Woke domestic politics
We should never forget that besides making money for executives and owners, a handful of US media corporations, which now dominate the industry’s landscape, also have an entrenched ideological function to manufacture consent, produce what has been called “fake” or at least sanitised and homogenised news, define and confine the parameters of acceptable public opinion and views about self, country and world.
But, you argue, America has always been about diverse viewpoints and opinions. Well, maintaining entrenched powers and interests need not be about keeping a uniform and unified public as was the case with classical 20th-century totalitarianism. In its inverted American version, diverse viewpoints and opinions are actually drowned out, bifurcated and polarised into two extremes. Today, it’s a cliche to say America is deeply divided, because it is true, if obvious. This is sometimes called “the culture war”.
Woke ideology, far from being revolutionary or reformist, may actually entrench existing powerful interests. The vicious culture war in North America must look ridiculous, trivial and incomprehensible to outsiders or foreigners. Today, youngsters, especially those in universities, are more worked up about misidentifying someone’s gender pronouns, that is, what they call transphobia, than the more traditional domestic or local politics such as which one of the candidates to vote for to be the next city mayor. Tenured professors have been known to be suspended or fired for refusing to use proper gender semantics.
Social discrimination is a real societal problem to be addressed. However, “wokeness” taken to extremes is a deliberate distraction for the public from fighting for any real social-political change or challenging the government and corporations, which, incidentally, have free rein, legally protected, to use armies of lobbyists to influence government policies and legislations.
The woke and the unwoke are ready to kill each other. The culture war may be seen as a domestic “divide and conquer” as a polarised public is so distracted fighting each other they have no idea what the government and big corporations are doing to them. The fact that social media encourage polarisation and echo chambers while their platforms are owned by a handful of the world’s biggest companies should give the game away, but sadly, does not.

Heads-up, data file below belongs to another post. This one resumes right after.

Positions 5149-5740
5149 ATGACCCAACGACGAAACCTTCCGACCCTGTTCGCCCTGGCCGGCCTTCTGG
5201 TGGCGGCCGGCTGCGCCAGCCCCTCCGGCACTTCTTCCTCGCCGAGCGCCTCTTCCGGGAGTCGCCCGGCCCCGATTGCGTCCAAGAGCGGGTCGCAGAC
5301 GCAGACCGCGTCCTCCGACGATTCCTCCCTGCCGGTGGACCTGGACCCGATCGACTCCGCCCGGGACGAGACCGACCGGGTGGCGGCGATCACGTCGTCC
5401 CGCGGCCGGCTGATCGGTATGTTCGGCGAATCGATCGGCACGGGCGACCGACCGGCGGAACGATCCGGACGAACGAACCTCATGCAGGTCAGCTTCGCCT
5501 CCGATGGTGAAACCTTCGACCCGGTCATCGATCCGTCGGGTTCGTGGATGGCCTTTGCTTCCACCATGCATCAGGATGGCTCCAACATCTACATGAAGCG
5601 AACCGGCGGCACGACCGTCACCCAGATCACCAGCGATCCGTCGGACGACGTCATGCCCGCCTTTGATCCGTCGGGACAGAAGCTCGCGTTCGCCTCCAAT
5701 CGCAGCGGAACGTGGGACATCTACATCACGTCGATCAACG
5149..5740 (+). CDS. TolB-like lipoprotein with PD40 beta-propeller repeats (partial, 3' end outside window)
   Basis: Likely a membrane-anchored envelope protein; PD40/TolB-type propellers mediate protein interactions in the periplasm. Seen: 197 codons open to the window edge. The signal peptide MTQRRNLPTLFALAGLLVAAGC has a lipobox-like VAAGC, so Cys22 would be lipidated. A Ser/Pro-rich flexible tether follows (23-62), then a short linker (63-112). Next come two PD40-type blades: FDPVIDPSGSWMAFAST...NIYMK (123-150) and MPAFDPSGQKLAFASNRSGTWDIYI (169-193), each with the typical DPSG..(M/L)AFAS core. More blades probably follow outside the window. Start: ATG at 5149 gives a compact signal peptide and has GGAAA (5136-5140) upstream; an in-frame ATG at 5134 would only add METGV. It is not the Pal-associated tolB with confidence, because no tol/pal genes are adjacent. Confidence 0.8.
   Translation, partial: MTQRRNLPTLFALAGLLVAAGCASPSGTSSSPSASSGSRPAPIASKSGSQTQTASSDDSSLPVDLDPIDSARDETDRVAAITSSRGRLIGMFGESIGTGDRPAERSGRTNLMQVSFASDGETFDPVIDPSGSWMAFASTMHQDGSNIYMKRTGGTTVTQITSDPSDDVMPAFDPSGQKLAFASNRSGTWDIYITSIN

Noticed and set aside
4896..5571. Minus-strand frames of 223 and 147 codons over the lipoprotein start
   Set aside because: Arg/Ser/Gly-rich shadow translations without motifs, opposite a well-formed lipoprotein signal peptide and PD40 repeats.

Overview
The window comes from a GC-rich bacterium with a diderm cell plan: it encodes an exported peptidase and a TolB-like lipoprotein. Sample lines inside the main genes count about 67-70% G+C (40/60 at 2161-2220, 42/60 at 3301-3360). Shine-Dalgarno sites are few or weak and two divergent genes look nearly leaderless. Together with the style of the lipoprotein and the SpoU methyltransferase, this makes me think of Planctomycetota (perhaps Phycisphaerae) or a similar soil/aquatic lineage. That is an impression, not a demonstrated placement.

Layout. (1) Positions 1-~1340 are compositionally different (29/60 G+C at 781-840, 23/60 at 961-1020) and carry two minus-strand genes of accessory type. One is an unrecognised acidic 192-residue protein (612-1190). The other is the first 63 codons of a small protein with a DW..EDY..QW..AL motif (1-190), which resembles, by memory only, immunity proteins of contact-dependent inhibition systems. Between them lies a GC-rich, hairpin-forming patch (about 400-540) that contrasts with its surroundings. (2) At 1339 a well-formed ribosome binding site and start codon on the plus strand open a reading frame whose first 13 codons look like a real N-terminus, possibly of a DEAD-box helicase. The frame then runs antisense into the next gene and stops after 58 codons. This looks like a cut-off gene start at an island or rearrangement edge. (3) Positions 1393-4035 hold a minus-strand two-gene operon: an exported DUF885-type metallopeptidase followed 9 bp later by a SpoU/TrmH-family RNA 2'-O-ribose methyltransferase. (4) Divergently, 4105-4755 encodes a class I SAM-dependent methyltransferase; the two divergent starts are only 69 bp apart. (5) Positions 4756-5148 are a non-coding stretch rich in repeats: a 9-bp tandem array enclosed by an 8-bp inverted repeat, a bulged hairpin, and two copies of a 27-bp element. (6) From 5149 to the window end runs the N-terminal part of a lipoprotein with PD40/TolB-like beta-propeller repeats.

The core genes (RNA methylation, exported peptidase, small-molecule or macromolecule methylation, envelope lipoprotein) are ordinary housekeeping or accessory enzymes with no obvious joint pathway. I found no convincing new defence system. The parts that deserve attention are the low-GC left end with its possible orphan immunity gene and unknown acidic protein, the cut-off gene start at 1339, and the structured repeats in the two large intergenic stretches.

The problem is, polarisation is not something that can easily be controlled. It tends towards fanaticism, and produces extremists on both sides – each with its own alternative realities and facts – who will eventually resort to violence as the only way to resolve the insolvable. We all know what that means.
Americans own half of all the guns in the world for civilians. Surveys in recent years point to a rising number of people who believe a second civil war is likely in their lifetime. The pro-Trump attack on the US Capitol in 2021, sparked by a widespread Republican belief that the last election was stolen, spooked many people in the US. Specialists in the study of civil wars see the US meeting many key indicators.
“Woke” politics encourages ethnic, religious, or racial identification as citizens divide themselves into potentially rival groups, as opposed to a universalising ideology such as communism and liberalism. That’s one key factor in the threat of civil war, according to Barbara F. Walter, a political scientist at the University of California, San Diego. Another factor is anocracy or semi-democracy.
As she explains in a Guardian newspaper interview: “This is when a government is neither fully democratic nor fully autocratic; it’s something in between. Civil wars almost never happen in full, healthy, strong democracies. They also seldom happen in full autocracies.
“Violence almost always breaks out in countries in the middle – those with weak and unstable pseudo-democracies. Anocracy plus factionalism is a dangerous mix.”
The US today is more “anocratic” than democratic.